Autumn Asher (left) and Makayla Bowman participated in last week's football camp at North Laurel.

Photo by Tim Branstetter

Although Autumn Asher and Makayla Bowman have different styles and abilities, they share the same goal during football camp: To prove they can do anything boys can do.

While sitting in the bleachers during the first day of North Laurel’s camp, Asher encouraged Bowman to prove something to the other campers.

“I told her that we have to stand up and show the boys that girls can do anything they can do,” Asher said.

Asher is nine years old and will be playing her third season of Optimist Club football. After finding out another girl was playing, Asher decided to play and was coached by her dad.

When boys tell her that football is not for girls and suggest she should be in ballet, Asher does not back down.

“They say it’s a boys’ sport and I should be in ballet,” Asher said. “Then I say, ‘well, I can do it better than you so I wouldn’t be talking’.”

Although Asher looks up to her cousin, former North Laurel running back Shawn Asher, and she likes proving people wrong about girls playing football, she admits the reason she plays football is simple.

“I just like hitting people,” Asher said. “I just like football.”

Makayla Bowman, who is also nine years old, has never played football, but when North Laurel coach David Abbott visited her school she decided she would like to learn about the sport.

“I just wanted to learn about football,” Bowman said. “I am having a great time.”

Bowman said she started playing football when she and her dad found a football in a creek and he started teaching her how to throw.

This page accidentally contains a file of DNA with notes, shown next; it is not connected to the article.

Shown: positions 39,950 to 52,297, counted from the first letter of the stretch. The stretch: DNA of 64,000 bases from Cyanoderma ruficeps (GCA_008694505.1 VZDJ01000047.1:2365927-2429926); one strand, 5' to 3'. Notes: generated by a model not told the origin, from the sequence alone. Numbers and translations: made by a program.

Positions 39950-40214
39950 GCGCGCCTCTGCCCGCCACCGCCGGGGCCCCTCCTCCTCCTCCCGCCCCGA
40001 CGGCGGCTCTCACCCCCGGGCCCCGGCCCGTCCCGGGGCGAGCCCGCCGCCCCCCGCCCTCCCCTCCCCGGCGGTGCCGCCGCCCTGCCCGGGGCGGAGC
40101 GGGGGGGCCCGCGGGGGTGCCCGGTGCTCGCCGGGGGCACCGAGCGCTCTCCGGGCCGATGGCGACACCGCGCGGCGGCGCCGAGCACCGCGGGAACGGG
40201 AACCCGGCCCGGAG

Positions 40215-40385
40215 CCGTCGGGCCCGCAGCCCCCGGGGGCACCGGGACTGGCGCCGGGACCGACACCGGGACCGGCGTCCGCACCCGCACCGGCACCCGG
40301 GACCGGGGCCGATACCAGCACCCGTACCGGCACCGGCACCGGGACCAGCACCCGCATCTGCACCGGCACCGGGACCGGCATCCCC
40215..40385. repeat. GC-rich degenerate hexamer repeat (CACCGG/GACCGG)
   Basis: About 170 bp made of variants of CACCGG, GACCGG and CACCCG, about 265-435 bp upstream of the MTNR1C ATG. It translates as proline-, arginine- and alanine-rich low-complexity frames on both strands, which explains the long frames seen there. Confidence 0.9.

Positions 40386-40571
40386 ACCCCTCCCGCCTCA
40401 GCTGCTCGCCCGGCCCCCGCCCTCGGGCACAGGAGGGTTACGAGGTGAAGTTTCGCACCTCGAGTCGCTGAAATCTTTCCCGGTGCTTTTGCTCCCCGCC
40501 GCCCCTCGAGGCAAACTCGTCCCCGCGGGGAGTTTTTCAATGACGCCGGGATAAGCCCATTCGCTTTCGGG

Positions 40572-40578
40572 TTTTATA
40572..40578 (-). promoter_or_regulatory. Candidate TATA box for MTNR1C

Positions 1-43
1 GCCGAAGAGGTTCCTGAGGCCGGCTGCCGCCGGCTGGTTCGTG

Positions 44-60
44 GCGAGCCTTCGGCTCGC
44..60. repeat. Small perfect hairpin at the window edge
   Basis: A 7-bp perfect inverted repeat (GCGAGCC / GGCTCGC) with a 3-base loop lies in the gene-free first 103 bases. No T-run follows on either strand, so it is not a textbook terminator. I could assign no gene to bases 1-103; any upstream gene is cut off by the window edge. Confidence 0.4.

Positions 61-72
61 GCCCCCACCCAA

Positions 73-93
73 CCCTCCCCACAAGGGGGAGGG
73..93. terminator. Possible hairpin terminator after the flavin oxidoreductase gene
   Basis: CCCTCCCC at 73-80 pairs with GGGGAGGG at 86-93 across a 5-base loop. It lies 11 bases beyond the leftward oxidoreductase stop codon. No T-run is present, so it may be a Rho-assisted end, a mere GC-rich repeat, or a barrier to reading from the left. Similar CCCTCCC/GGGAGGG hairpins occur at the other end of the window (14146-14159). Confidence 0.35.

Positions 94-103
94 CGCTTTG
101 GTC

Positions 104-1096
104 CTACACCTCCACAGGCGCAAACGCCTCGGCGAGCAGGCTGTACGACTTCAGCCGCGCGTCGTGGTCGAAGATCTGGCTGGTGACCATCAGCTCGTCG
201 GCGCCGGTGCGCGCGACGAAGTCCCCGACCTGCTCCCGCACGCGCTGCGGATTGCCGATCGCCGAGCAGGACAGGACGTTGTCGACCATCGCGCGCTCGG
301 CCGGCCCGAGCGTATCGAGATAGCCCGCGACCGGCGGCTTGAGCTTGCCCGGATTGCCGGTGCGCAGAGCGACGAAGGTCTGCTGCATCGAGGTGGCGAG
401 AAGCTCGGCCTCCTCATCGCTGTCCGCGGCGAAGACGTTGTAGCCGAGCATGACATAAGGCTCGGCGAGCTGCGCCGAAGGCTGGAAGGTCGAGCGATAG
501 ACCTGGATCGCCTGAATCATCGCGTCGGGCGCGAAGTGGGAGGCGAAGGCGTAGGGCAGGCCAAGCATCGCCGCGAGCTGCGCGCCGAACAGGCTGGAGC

Bowman admits football could be a dangerous sport, but she also feels with the right attitude and focus, it would not be that bad.

“Some people think it’s dangerous, but I think if you put your mind to it and you focus, then it’s probably not that dangerous.” Bowman said.”

Bowman, like Asher, does not let the negative comments from boys get her down or discourage her. She will quickly give them a history lesson.

“When a boy in line told me I couldn’t play football because it was for boys, I said ‘did you forget about all the women that stood up for something?’ ” Bowman said. “I told him that girls can do anything.”

Bowman and Asher first met in basketball camp and at first Bowman thought Asher was not too friendly, but they soon became good friends when they met again at football camp.

“In basketball camp she seemed a little mean,” Bowman said, “When my mommy told me she was a football player then I understood why she was mean because you have to be mean in football. In football we have been best friends.”

Abbott welcomes the girls to camp and admits he has not seen any differences between them and the boys.

“They are as athletic as anybody else,” Abbott said. “They run and move very well. They have been a great addition to the camp.”

Although some people might feel the chances of a girl playing football in high school are slim, Abbot mentioned the slim odds of any athlete playing at the college level and he also talked about the advantages of participating in the camp.

“The vast majority of these kids will not play college football,” Abbott said. “What they will gain from this is teamwork and the payoff of physically working hard to gain something. The things they will learn will help them out way on down the road whether they play in high school or not.”

If one of the girls approached Abbott about the unlikelihood of playing at the high school level, he would tell them the same think he would tell any camper.

“There will be opportunities everyday in practice,” Abbott said. “We don’t care if you’re rich, poor, black, white, male or female. We want to put the best group of kids on the field that give us the best opportunity to be successful.”

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